Prints & Objects


Venice Walk

This series of six stills were taken from an hour long video, shot by Julia Defferary as she followed me walking through Venice one evening in June 2000. The camera stays on my feet, pursuing me throughout.

The images are mounted and hung on the wall as a series

Size each still 12 x 8 “


Pretty Fly

This little video piece sits in a very small cupboard, hung on a wall. The video is looped and the sound track is a child’s song (from the movie ‘Night of the Hunter’). It was shot on location in Death Valley Junction (location of the movie ‘Lost Highway’), next to the haunted motel. The figure multiplies and drifts in and out of the image as the dust and smoke engulf her.

Song by Walter Schumann (from soundtrack of The Night of the Hunter)


Accidental Desert Action

There’s a story to this picture.



The project ‘Still’ is a series of six colour photographic prints, each 1 x 1 metres. It depicts six very different performances remade for the camera. The images are unframed and hung using clips. The arrangement of the images around the space is flexible, subject to the demands of the venue.

Based on performances drawn from my body of work, the images recreate the image of the performance but in a different context. The pictures are not documentation, rather they are new images staged specifically for the camera, for the blink of the shutter. When I make a work, I start with an image. Sometimes that image is realised as a performance, or as a film, an object or even through sound or words. I recreate that imagined image through the work. The images in ‘Still’ are a response to the tension between two ideas: that one single image can represent an entire performance or that a performance can encapsulate a single image. I attempt to inhabit the image and in doing so I deliberately set up a confrontation between the performed action and the stilled moment. Then the photographer directs and decides when to press the shutter.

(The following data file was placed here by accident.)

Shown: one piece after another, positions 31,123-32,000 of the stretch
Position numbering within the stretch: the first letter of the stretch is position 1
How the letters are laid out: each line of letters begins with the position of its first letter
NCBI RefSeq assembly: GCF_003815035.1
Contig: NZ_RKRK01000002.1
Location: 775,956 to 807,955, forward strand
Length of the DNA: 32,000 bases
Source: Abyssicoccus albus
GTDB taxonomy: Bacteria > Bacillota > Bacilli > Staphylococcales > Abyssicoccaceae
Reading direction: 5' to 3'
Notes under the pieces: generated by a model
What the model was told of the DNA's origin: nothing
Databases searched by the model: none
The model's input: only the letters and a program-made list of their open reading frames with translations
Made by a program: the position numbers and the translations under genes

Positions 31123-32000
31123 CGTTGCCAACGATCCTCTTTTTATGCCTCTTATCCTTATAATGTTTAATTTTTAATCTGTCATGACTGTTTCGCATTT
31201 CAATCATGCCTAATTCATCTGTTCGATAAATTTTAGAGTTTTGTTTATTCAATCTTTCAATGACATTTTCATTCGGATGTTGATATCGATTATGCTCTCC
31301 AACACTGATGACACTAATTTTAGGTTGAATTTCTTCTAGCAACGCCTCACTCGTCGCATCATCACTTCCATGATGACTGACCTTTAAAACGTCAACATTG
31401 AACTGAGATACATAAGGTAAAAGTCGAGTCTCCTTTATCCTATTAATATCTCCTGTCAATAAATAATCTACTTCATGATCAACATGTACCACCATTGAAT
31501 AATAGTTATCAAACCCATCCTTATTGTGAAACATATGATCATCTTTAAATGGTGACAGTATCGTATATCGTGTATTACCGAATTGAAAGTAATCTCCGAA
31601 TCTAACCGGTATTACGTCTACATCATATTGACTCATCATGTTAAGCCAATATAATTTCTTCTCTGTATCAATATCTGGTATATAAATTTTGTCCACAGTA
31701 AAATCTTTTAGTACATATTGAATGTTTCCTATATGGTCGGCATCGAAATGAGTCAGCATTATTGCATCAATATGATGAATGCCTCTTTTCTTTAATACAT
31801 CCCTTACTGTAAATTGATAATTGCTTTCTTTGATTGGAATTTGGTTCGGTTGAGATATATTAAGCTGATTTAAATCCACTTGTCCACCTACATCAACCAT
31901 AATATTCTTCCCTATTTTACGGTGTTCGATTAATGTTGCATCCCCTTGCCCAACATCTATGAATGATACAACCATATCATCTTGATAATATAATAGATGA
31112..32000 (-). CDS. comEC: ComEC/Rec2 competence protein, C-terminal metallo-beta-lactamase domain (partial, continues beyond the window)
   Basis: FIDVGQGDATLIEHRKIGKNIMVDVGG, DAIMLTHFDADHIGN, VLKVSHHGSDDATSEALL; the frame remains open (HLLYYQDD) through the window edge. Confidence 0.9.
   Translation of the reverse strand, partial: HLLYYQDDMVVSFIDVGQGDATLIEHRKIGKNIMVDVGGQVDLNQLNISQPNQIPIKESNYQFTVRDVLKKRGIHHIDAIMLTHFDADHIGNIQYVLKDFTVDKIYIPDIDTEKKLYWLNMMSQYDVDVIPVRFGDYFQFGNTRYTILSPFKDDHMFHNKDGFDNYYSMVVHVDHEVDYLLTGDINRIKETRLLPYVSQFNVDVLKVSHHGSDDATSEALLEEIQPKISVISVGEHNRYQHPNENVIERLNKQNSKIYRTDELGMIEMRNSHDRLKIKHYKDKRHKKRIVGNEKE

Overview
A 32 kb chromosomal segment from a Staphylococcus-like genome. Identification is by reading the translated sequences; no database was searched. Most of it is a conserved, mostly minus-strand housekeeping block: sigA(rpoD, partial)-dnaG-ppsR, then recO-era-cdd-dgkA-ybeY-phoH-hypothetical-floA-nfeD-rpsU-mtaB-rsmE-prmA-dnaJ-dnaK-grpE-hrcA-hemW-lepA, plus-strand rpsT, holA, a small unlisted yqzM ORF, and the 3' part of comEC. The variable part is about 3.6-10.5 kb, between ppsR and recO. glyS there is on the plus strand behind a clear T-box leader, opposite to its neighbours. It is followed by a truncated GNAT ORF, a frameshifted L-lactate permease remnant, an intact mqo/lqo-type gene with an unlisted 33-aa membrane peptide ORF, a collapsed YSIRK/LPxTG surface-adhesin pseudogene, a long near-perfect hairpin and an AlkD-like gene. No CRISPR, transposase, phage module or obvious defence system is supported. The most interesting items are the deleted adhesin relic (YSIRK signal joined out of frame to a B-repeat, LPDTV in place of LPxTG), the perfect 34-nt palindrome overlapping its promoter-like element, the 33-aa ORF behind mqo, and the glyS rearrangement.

The photographs are a collaboration between performance artist Anita Ponton and photographer Flip Wibbly Jelly